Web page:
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MTA’s call to boost safety of fleet

Industry body urges permanent support for employers teaching skills to the next generation of automotive workers.
Posted on 23 April, 2021
MTA’s call to boost safety of fleet

The Motor Trade Association (MTA) is calling on the government to extend its Apprenticeship Boost scheme to help improve the safety of our vehicle fleet.

Its appeal comes after Chris Hipkins, Minister of Education, announced the 57,035 apprentices in 2020 was up 17 per cent from the 45,155 who were in training the previous year.

The $380 million programme aims to keep first and second-year apprentices employed and working towards their qualification and will run until April 2022.

Under the scheme, the government pays businesses $1,000 per month for each apprentice in the first year of training, and $500 a month for those in their second year.

The MTA has voiced its desire for Apprenticeship Boost to become permanent since it was first launched in August 2020.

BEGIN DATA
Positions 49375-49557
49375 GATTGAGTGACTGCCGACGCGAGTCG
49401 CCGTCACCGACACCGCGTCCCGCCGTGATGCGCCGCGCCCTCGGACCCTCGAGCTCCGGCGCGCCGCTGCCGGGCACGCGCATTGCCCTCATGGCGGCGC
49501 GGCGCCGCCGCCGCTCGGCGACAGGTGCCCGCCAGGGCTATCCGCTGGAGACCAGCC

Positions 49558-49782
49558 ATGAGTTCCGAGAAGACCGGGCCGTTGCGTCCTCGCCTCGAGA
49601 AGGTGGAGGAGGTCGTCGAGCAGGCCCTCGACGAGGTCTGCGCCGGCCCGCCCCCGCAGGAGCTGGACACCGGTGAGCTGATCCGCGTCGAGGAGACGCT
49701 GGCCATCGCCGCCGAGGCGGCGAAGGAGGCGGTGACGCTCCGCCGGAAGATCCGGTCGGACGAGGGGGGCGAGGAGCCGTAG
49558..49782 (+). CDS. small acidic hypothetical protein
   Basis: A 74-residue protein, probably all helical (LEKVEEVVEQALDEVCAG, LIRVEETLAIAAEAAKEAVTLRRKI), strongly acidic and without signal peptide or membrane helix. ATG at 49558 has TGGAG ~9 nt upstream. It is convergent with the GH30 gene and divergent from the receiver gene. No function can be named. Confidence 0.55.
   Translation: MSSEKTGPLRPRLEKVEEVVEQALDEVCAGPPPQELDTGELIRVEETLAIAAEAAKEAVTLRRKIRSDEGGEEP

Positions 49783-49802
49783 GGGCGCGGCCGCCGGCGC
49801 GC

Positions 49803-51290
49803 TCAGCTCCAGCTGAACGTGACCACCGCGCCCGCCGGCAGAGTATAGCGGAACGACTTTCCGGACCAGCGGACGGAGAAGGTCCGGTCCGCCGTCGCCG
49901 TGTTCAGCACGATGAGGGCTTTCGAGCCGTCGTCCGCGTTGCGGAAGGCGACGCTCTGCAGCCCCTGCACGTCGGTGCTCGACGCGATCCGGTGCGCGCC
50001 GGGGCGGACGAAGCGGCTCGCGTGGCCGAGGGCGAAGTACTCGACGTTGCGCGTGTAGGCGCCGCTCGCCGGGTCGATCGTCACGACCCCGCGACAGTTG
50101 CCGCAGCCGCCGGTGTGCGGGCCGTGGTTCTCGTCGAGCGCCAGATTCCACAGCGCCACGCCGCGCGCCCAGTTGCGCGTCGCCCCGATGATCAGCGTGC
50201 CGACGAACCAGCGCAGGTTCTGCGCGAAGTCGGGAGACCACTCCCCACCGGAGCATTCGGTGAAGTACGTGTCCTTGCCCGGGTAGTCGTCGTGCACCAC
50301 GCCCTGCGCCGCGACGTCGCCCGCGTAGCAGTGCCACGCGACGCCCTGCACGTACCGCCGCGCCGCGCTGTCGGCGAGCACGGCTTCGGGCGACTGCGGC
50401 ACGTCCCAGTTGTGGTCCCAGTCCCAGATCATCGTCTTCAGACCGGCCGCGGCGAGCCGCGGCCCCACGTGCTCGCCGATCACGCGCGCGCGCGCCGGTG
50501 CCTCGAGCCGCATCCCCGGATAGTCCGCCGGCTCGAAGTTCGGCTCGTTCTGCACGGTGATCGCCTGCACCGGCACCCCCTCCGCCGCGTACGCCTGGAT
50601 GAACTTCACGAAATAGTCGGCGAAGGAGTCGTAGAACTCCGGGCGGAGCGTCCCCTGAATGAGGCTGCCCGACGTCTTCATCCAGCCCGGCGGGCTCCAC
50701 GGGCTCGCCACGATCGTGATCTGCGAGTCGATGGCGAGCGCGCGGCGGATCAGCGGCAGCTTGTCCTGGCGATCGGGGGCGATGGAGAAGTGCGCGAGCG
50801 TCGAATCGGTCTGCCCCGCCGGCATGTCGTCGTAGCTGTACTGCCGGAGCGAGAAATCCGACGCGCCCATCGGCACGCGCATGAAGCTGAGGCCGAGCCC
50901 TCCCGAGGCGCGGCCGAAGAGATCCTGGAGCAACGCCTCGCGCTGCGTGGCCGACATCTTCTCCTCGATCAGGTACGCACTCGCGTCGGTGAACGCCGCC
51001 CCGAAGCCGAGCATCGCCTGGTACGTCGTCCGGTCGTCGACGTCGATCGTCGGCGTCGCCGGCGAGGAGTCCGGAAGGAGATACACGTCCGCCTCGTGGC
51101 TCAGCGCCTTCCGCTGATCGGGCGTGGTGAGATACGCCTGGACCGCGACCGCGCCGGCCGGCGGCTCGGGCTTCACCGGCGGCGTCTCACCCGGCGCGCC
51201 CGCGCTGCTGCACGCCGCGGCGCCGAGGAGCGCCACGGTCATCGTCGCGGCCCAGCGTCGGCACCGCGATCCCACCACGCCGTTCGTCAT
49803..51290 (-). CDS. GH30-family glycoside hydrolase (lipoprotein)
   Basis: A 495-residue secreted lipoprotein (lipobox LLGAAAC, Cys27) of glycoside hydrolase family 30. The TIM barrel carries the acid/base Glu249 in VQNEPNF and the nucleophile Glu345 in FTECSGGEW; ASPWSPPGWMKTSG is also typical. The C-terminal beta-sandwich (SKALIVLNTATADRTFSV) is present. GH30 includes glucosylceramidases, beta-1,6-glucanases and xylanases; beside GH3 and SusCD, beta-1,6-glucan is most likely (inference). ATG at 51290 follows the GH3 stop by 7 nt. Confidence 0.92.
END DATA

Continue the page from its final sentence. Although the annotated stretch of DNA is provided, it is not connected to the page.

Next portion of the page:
Greig Epps, pictured, advocacy and strategy manager at the MTA, says: “Helping our members train their workers on the job helps to remedy the shortage of skills in the automotive industry and improve the safety of New Zealand’s vehicle fleet.

“Taking on an apprentice places a burden on a business. It takes 18 to 24 months before an apprentice starts contributing to a business.

“As the educator responsible for apprentices’ learning, we would like to see the scheme continued beyond the current two-year period, so employers are supported for their contribution to skills development in the automotive industry.”

There were 1,348 people across 883 automotive industry employers participating in the apprenticeship scheme as of December 2020, according to data obtained by the MTA from the Ministry of Social Development.

The MTA welcomed the scheme when it was introduced and Epps adds a pipeline of skilled apprentices is crucial for maintaining the quality and safety of our fleet.

“The proportion of vehicles failing their WOF [warrant of fitness] has increased from 35 per cent to 41 per cent over the past five years, while our road toll for 2020 was a devastating 320 people.”